Thanks (Received): 100
Likes (Given): 101
Likes (Received): 242
RedOctobyr makes a very good point, I also have a newly acquired single stage I planned to keep just for that reason, light snowfall but enough to cause a mess the single stage will be nice to clear to the pavement, just need a little more snow to try it.

Sno-Tek Modded, 15"X-Track tires (Now has same X-Track tires but 13"x4" for better fit), 254cc engine LED light and hand warmers.
Snapper 6/22 sold but not forgotten. Was my first.
Ariens ST1027LE workhorse and going strong.
New 2017 Ariens Deluxe completely rebuilt after losing a fight with a forklift.
Dauntae is online now  
post #7 of 14 Old 03-11-2019, 09:42 PM
Member
 
LawnToro's Avatar
 
Join Date: Dec 2018
Location: Eldridge, IA (Quad Cities)
Posts: 30
Post Thanks / Like
Thanks (Given): 1
Thanks (Received): 1
Likes (Given): 1
Likes (Received): 5
Quote:
Originally Posted by RedOctobyr View Post
Welcome to the forum!

I'm going to offer an opinion despite not having had the opportunity to try a SnowMaster. So forgive me, and take it for what it's worth (hint- it's free). Background, I've owned several 2-stage machines, and recently got my first good single-stage (a Toro 2-stroke Power Clear).

You already have a rubber-paddled single-stage, so you have a tool that's good for the little storms.

To my mind, the SnowMaster kind of bridges the single-stage / 2-stage gap. But you *have* a single-stage already. So to add a SnowMaster feels like it would have a bit of overlap with what you have now.

I'm really like my single-stage so far. It's really quick in small storms, is easy to handle, and clears all the way down to pavement. But it can't do everything. We got 7" of wet stuff last week, and it did well with the driveway, but struggled with the packed piles that the plows left behind in the street. Even taking partial-width cuts, it wasn't really the right tool for the job, and was having a hard time.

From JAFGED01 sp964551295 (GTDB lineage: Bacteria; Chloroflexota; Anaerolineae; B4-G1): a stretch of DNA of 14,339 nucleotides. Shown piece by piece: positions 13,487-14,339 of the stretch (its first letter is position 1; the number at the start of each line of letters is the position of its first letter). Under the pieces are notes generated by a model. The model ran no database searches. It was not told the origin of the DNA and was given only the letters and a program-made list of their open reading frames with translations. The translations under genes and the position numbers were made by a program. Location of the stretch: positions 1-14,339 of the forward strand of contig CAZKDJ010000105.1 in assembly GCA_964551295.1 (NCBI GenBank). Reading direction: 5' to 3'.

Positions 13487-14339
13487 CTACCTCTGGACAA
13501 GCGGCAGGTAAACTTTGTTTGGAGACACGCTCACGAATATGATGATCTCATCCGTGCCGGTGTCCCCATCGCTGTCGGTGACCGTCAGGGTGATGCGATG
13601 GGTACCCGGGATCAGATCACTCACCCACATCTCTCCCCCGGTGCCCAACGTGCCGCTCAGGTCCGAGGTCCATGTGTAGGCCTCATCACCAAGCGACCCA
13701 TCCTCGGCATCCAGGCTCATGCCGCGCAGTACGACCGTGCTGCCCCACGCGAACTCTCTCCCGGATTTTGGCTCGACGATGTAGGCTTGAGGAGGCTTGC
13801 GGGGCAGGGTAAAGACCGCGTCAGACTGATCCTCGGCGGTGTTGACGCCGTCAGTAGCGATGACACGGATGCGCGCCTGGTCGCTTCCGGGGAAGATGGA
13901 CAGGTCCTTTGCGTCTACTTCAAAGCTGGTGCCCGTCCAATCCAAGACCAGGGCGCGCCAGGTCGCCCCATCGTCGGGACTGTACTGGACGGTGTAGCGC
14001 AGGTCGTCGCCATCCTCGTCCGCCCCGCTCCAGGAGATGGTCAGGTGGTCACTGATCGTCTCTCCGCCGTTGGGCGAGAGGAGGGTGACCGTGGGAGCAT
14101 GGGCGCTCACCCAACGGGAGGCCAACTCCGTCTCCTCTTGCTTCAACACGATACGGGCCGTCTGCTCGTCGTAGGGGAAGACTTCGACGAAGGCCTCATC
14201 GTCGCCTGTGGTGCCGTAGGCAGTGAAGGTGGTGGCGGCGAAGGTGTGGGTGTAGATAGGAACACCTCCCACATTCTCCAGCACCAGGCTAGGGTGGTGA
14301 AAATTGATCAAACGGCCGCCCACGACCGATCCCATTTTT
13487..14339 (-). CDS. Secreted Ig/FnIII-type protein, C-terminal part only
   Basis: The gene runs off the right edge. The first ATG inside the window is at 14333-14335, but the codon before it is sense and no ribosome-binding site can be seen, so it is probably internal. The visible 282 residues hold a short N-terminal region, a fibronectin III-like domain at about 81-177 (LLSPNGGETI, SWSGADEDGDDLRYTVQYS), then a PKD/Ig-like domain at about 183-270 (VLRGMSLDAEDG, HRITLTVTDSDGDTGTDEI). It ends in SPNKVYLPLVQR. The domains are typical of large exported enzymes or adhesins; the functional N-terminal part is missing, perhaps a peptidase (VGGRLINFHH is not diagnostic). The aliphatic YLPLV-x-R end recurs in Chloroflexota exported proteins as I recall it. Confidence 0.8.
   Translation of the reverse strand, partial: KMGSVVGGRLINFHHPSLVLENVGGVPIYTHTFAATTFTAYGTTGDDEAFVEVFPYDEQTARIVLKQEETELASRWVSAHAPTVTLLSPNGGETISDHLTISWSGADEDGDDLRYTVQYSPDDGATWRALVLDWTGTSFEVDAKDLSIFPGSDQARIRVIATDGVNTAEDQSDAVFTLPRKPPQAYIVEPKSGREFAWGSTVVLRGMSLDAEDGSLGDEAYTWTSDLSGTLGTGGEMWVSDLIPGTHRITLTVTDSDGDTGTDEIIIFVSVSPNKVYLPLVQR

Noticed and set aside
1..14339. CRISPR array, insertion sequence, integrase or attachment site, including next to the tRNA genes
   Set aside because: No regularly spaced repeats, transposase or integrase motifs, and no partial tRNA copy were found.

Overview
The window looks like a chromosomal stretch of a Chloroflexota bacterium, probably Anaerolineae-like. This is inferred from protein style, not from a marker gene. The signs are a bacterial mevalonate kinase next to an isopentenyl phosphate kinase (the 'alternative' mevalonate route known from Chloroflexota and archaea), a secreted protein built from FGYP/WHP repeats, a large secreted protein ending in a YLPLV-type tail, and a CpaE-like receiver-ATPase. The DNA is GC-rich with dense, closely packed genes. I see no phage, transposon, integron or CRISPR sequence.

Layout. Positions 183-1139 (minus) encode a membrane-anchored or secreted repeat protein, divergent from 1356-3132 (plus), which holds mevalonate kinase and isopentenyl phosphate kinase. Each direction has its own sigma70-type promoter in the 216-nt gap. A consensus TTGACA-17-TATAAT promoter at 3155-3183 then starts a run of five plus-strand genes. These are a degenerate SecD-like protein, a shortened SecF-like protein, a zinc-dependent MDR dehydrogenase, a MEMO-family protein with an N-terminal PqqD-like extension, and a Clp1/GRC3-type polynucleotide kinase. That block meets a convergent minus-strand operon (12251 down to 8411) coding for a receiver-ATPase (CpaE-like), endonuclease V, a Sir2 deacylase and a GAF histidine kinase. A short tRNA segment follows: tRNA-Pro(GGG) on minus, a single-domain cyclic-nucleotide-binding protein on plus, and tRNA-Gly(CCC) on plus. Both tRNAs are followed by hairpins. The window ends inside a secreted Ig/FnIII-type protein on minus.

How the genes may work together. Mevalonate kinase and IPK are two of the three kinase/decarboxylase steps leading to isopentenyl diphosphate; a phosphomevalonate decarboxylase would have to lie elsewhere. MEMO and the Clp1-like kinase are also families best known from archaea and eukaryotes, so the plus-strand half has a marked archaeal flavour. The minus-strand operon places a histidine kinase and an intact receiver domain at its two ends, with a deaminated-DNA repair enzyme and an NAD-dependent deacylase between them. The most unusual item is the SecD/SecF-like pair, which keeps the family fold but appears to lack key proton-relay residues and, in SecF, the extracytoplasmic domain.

So that night, I went back with the 2-stage, and cleared that stuff without trouble, though even the 2-stage was working hard. It was heavy snow.

I really like the combo of single-stage & 2-stage. Each is a "dedicated" tool, if you will. One for light storms, one for heavy stuff. They can overlap, but each has its own area of "expertise". Since I have both available, I won't use the 2-stage for a 3" storm, and I won't use the single-stage for 15".

If you want to have just a single machine, I think the SnowMaster is a nice compromise. Easier to handle than a 2-stage, but should be more capable than a typical single-stage (metal augers for icy stuff, and can drive itself forward). But only the center of the auger is rubber-tipped, so it won't clear all the way to pavement like a single-stage. And it's still a fast auger RPM (like a single-stage), reducing the torque available to the augers.